toilet drain pitch?

Discussion in 'Toilet Forum discussions' started by nomorewell, Nov 5, 2009.

  1. nomorewell

    nomorewell New Member

    Messages:
    7
    November 1963, on the day President Kennedy was shot, we were moving into our present house built in 1929. My wife wanted a lavatory on the first floor, so I made one. The 4" copper drain is 11.5 feet from where I ran it into the cast iron stack pipe with a saddle. The old toilet, bought then, worked okay, but later was replaced with a water saver that needed a plunger close by.

    About 15 years ago, I drove over to Canada and bought two Kohler 3.5 gallon toilets, one for upstairs and one for the lavatory. The one in the lavatory flushes okay, but often the least bit of toilet paper comes back up. I was told that I have too much pitch in the drain which is about 3.5" per 4' .

    I'm about to begin a remodel, and I wonder if replacing the copper drain with pvc, less pitch, would help any. I was told that the water is escaping too quickly. The lavatory sink enters the 4" drain, going directly into the 90 degree elbow below the toilet. I have an air admittance valve in the sink cabinet, and have had no problem with the trap getting sucked out. But, if I were to reduce the pitch, I would have to make a longer vertical drop between the toilet and the 90 degree elbow below it. Seems to me that this would be worse than the pitch I currently have.

    Should I replace the drain as I described or just leave things as they are? I did read the posts about toilet paper problems, and mine began just several months ago.The upstairs Kohler hooked up directly to the stack doesn't have the problem though.
  2. jadnashua

    jadnashua Retired Defense Industry Engineer xxx

    Messages:
    21,809
    Location:
    New England
    As long as you have at least the MINIMUM pitch, there is no such thing as a MAXIMUM pitch. Kohler toilets generally get lousy marks for operation...good ones for looks, but I'll take operation over looks (and others can provide both). All objects 'fall' at the same rate. There's more friction on the solids, but it is normal for them to just get moved along on the next flush.
  3. Terry

    Terry Administrator Staff Member

    Messages:
    14,770
    Location:
    Bothell, Washington
    Jim's right,
    You either need to snake out the bowl you have, or replace it.
    The Kohler 3.5 was never that good.

    The new performance 1.6 toilets are much better.
    It's too bad you drove to Canada for toilets.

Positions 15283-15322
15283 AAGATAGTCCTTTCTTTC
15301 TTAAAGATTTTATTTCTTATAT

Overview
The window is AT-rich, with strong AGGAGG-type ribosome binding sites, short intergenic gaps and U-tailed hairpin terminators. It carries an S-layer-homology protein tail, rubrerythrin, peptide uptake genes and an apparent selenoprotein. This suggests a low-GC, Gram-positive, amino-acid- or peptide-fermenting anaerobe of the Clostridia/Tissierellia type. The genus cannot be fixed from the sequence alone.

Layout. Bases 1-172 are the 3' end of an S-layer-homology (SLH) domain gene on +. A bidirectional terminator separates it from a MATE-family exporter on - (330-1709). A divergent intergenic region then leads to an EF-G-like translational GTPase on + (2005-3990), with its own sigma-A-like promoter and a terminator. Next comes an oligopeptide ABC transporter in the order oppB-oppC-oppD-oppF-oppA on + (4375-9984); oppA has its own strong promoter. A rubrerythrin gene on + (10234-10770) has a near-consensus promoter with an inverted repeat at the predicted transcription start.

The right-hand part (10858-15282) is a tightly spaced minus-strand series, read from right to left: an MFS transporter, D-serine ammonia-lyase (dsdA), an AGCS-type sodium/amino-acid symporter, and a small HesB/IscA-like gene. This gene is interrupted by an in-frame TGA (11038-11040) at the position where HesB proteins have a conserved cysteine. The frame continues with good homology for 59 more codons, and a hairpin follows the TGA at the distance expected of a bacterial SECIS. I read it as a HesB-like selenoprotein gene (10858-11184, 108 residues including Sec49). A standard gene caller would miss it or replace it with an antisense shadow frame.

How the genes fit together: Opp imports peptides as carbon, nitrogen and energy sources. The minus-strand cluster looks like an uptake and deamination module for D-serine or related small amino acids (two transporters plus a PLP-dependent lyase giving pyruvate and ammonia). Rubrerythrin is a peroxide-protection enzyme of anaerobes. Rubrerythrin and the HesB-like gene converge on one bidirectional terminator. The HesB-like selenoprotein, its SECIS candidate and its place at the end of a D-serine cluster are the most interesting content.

I'm in the Seattle area, and Canadians are driving South to buy Toto toilets from me.
  4. hj

    hj Moderator & Master Plumber Staff Member

    Messages:
    26,258
    Location:
    Cave Creek, Arizona
    toilet

    The fact that you connected the toilet to the stack with a saddle tells us OODLES about your plumbing knowledge. ALL the flushing action of a toilet comes from its design. In certain cases excessive pitch, and/or lack of a proper vent will make it work better, but NEVER worse. You have a TOILET problem, not a drain problem, but without being there we cannot tell you what it is.
  5. nomorewell

    nomorewell New Member

    Messages:
    7
    jadnashua: It was a plumber who told me that excessive pitch could cause the water to flow faster than the solids, causing them to clog. Since I'm going to move the toilet slightly and replace the copper with PVC, I thought it wise to inquire about the pitch. Thanks for setting the matter straight.

    Terry: With all due respect. Your site refers to the water usage laws of 1992 which mandated water saving toilets before good technology was available. Today, Canadians might be flocking to Seattle to buy Totos, but in 1994 people here ware looking for something that would flush. The Canadian plumbing supply where I bought the Kohlers was selling a couple dozen a month to Americans. In 1994, the only Toto I knew of was a dog from Kansas.

    hj: I thought this was a DIY forum where people without OODLES of plumbing knowledge might get some advice. Actually, I have TWO saddles on the stack pipe. One is for the lavatory on the first floor, and the other for the sink and washer in the basement. They've been working just fine for the 46 years since I installed them. May the code enforcers not condemn me to life imprisonment in a septic tank. As to having a toilet problem, I don't think so. No turd has ever won an argument with either of these Kohlers. My inquiry was about toilet paper sometimes not flushing properly. After reading the great toilet paper poll, it seems that lots of people have the problem.
  6. Terry

    Terry Administrator Staff Member

    Messages:
    14,770
    Location:
    Bothell, Washington
    When ever I go to Canada, Whistler mainly to go skiiing, they have TOTO toilets where I stay, The Crystal Inn.
    I sold 30 of the CST744SL Drakes to a B&B on Vancouver Island.

    The 3.5 gallon Kohler toilets were never that good.

    Drake 800 grams by Veritech Video
    Last edited: Nov 8, 2009
  7. jimbo

    jimbo Plumber

    Messages:
    8,997
    Location:
    San Diego
    I can't quote sources, but I seem to recall that enough research has been done to debunk the idea that water will outrun solids on a slope. That issue is certainly talked about, but the 3.5 gallon toilets were an interim design, and most were nothing to brag about in terms of flush performance.
Similar Threads: toilet drain
Forum Title Date
Toilet Forum discussions toto toilet water flows continually in drain tube Jul 17, 2014
Toilet Forum discussions Poor flushing toilet w/ low sloping drain Jun 21, 2014
Toilet Forum discussions toilet flushing causes gurgling in adjacent bathtub drain.... Jun 11, 2014
Toilet Forum discussions How to tell what kind of back to back toilet drain connection I have? Mar 6, 2014
Toilet Forum discussions Toto toilet 14" adaptor...13.5" drain...math Q! Jan 2, 2014

Share This Page